Forums Splitboards Any opinions on XV Magtek split/NS Prospector?
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  • #785255
    bichito
    5 Posts

    Hello! This a newbie question. I am thinking about getting my first split (if the budget allows) and I have reduced the list of candidates to these two. My solid is a NS Heritage X which I ride mostly at Arapahoe Basin and L-pass on occasion. The idea behind an split is to bc’ing some more and also being able to reach the farther runs of ABasin’s East Wall faster and with less effort (I walk the traverse with a backpack, which is not fun if one has to hike Willie’s Wide straight up)

    I like the idea of a softer tail that allows to burn speed qucikly if needed. But if the prospector is as fun as the Heritage it is almost a no brainer. Quality of the rossi?

    Thanks!

    #785273
    HansGLudwig
    601 Posts

    I’ve never heard of andy QC issues with Rossi and they have a fairly developed ski-side to the company so I assume customers service/returns is up to par.

    Those are two pretty different boards you have narrowed in on. They have literally the opposite camber profile: NS = cam/rock/cam vs Rossi = rock/cam/rock. They’ll ride (and tour) pretty differently in icy/choppy conditions.

    If you like riding NS and “fun” is what you’re looking for, the choice seems obvious to me.
    Not that you can’t have fun on a Magtek 8-P
    What draws you to the Rossi?

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    #785284
    bichito
    5 Posts

    The camber, mag-t and the softer tail.

    The times I have lost an edge have been when there is ice and exactly where the rocker is (center of board) luckily it has not happened on the steeps and in bounds.

    The last thing I want is to lose an edge in the middle of nowhere and endlessly slide. It seems the combination of camber and mag-t should cover most of my inexperience.

    The softer tail seems like a good safety valve when in unknown terrain.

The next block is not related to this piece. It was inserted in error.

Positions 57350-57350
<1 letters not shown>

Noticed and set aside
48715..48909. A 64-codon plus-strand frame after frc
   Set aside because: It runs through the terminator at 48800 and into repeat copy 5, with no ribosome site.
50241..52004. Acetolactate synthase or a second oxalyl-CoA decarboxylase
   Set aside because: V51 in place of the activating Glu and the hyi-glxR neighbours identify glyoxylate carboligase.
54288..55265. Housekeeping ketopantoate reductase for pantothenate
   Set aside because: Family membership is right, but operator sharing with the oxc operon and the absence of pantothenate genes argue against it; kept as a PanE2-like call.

The different rides do not bother me. My surfboard quiver is pretty diverse and not used lately :-}

    #785295
    bichito
    5 Posts

    Since I have never toured, which one is easier to tour on? Or burns less energy?

    #785298
    HansGLudwig
    601 Posts

    A-Basin and surfboard quiver. . . Ha!

    As I understand it, the Rossi is one of the stiffest boards out there right now, meant for charging in all conditions. It’ll hold an edge, and you’ll have a blast. . . as long as you’re going fast. It’s generally seen as not for beginners or the faint of heart. There are myriad other boards with a similar profile that are more forgiving (but probably won’t rip as well): Jones Solution, Burton Landlord, Prior Backcountry, Voile Revelator, Furberg, etc..) But the Rossi is rad. Don’t let me scare you off it.

    It’s interesting you lost an edge with the cam/rock/cam profile. In theory, with two camber humps underfoot (underfeet) the entire effective edge is supposed to actively engage the snow comparable to a cambered board. Your experience shows one’s milage may vary. (FYI, people loose edges with cambered boards too)

    While touring, experience tells me camber underfoot is absolutely necessary. It actively presses the skin into the snow making it possible to skin. I also live in SoCal with manky, dense, hard, icy snow (and then it turns to sludge after noon). Rocker guarantees the only skin in contact with our snow is directly underfoot; the tip and tail float in the air.
    Experience has also told me touring with rocker is usually not a problem for people in Colorado. Your snow is softer. You sink deeper and have more skin contact while touring. Besides, most people with a rockered board figure the technique out anyway.

    Personally, they are both sick boards.
    *****************************
    Be forewarned, ’round here talk of ‘touring efficiency’ is like a dog whistle for all the hardbooters to whip out their factoids and bio-mehcanical physics models. You’re just asking for a hardboot/softboot pissing contest.

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    #785326
    bichito
    5 Posts

    Thanks!